« Reply #7 on: January 10, 2016, 04:16:00 am »
Keeping one element carrying over to the next part of the song make it a lot easier to transition.
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Dichotomy

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Re: How do you transit the song from one part into another?
« Reply #8 on: January 10, 2016, 06:27:06 am »
If you're starting out with the main hook of your track, I'd suggest de-constructing that into simpler forms and auditioning how they sound (e.g. laying the groundwork, building on top with more to come, winding-down after a punch-line, etc.). Using instruments with a different texture or less intensity than what's going on in your hook often creates variations (https://en.wikipedia.org/wiki/Developing_variation) that work well. Also, depending on the sub-genre, Strophic form (https://en.wikipedia.org/wiki/Strophic_form) is employed in electronic music fairly often.... squeezing the juice out of "vertical" structures and counterpoint.

Often, I'll hear a verse with an intricate melody (like a solo voice) following a progression. Later, the hook is the simplified variation over the same progression, played with a more intense arrangement... then repeated again with some voice raised an octave. A simple example ... https://www.youtube.com/watch?v=OVMuwa-HRCQ

Ensure you have a distinct motif - https://en.wikipedia.org/wiki/Motif_(music). This will give the piece an identity to contrast with and resolve to. Consider learning more about musical forms. They organize sections in such a way that transitions become subconsciously anticipated. Once that becomes second nature, you'll be able to easily add arrangement techniques that emphasize the expectations you've set with the form of the piece.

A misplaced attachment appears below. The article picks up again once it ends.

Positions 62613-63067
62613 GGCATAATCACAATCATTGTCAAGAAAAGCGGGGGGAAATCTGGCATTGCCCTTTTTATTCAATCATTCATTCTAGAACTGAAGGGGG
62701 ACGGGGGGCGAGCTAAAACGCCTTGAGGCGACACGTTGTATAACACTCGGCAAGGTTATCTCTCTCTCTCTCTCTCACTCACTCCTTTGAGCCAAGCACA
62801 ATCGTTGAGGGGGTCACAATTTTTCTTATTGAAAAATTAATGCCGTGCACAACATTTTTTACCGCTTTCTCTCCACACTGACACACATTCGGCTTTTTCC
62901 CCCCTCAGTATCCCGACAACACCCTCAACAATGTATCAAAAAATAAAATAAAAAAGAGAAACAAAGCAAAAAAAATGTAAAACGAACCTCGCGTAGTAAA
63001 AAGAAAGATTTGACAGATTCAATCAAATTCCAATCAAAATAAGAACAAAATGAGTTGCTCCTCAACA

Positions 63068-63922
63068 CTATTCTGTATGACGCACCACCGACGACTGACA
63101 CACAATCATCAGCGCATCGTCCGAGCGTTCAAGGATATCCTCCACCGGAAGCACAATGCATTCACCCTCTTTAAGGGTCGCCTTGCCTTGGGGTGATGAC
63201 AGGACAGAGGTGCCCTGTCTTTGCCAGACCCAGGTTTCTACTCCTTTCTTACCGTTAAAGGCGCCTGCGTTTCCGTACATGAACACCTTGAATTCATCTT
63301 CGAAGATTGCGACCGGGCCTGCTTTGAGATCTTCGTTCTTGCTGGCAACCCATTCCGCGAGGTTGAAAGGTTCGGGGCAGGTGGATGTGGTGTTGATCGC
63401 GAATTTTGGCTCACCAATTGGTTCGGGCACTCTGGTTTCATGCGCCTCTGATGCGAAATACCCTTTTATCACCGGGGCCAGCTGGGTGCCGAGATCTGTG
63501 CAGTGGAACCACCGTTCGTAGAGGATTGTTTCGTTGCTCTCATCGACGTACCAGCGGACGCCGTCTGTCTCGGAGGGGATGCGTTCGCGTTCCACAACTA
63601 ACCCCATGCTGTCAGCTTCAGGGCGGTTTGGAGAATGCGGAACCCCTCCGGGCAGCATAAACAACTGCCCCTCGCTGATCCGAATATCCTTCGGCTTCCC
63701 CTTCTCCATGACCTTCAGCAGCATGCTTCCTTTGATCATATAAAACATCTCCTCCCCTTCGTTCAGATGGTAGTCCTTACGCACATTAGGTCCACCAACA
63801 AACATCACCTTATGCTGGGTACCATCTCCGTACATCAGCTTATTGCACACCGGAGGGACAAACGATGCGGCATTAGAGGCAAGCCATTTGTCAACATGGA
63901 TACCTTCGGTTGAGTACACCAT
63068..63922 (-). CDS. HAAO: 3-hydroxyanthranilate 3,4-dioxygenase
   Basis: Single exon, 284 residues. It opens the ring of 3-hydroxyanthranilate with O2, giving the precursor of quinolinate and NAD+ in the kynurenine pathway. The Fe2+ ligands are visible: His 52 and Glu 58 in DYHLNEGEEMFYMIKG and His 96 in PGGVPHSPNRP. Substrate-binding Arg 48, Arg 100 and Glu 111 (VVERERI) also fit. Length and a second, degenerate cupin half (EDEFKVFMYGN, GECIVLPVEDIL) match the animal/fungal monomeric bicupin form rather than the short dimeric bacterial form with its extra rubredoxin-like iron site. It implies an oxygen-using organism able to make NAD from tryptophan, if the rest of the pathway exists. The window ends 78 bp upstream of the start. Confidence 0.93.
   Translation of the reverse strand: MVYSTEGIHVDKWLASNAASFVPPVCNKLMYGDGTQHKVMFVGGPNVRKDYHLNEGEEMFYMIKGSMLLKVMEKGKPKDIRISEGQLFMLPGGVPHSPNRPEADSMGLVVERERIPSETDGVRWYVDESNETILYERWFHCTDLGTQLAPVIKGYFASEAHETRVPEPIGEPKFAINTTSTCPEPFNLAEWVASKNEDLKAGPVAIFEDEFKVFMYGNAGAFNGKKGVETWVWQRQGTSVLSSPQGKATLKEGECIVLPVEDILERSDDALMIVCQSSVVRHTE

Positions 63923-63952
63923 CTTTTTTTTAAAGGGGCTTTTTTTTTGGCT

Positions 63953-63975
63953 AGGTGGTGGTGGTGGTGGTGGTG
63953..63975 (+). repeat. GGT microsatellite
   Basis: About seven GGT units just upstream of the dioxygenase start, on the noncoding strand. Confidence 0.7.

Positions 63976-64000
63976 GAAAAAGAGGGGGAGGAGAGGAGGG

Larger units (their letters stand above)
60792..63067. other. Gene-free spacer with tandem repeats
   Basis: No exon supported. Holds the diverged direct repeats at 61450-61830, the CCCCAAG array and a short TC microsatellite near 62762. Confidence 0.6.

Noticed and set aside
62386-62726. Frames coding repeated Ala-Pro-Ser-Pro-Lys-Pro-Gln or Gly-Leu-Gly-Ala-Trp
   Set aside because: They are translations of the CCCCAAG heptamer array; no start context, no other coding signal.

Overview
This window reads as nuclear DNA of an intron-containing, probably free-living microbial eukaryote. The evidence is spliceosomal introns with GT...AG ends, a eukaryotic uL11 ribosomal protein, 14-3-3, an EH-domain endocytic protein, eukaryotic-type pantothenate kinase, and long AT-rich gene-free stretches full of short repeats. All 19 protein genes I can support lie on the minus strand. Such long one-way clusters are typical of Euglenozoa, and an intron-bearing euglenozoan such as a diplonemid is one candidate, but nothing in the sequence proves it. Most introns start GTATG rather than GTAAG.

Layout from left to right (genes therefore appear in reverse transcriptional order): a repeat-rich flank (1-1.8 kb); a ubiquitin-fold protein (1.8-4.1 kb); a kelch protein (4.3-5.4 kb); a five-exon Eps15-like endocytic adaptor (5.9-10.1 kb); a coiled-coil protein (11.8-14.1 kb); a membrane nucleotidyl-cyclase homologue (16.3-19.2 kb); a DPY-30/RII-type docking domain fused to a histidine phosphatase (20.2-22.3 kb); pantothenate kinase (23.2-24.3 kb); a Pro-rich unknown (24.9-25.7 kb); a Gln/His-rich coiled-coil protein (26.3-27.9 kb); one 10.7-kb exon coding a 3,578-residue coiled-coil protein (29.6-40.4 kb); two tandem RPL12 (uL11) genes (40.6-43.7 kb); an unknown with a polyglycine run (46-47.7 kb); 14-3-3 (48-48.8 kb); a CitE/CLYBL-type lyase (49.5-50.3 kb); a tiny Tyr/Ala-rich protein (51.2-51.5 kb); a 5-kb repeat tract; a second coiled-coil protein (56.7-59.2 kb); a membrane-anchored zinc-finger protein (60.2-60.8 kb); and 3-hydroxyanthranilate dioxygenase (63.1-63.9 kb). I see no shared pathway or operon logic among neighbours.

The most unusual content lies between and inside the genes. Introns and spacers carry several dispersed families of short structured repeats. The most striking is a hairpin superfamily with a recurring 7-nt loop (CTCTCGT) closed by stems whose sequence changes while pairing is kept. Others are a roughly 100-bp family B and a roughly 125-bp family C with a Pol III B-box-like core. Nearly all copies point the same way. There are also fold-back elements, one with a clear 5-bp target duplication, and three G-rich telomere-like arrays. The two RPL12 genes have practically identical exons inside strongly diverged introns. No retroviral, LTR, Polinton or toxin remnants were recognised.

« Last Edit: January 10, 2016, 06:34:56 am by Dichotomy »

Dichotomy

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Re: How do you transit the song from one part into another?
« Reply #9 on: January 10, 2016, 06:51:46 am »
I have trouble with the same thing. Whenever I try transitioning between two song sections something about it just seems unnatural. How do you blend two song sections together that contain different instrumentations? Is it a matter of mixing or is it a matter of composition? It would be awesome if there was anybody else out there who had any more advice to give on the subject. I don't mean to hijack this thread but I thought that this was highly relevant to OP's main question. If it's a problem then I apologize and I'll create a second one.

I'm just gonna use this song as an example.

https://www.youtube.com/watch?v=gxuB-aKFEzo

Notice how at around 0:34 theres this change in instrumentation that occurs in comparison to the intro and verse? I feel like when he makes the transition it sounds completely natural.

Same thing with this song and 1:20

https://www.youtube.com/watch?v=h7w4sUNw6tI

The instrumentations within the intros, & verses are completely different from the chorus. Instead of there strings they're completely replaced by synths and yet it all sounds completely natural.

Those of you who have more developed ears it would really help us all out if you could share your thoughts on what makes these things click.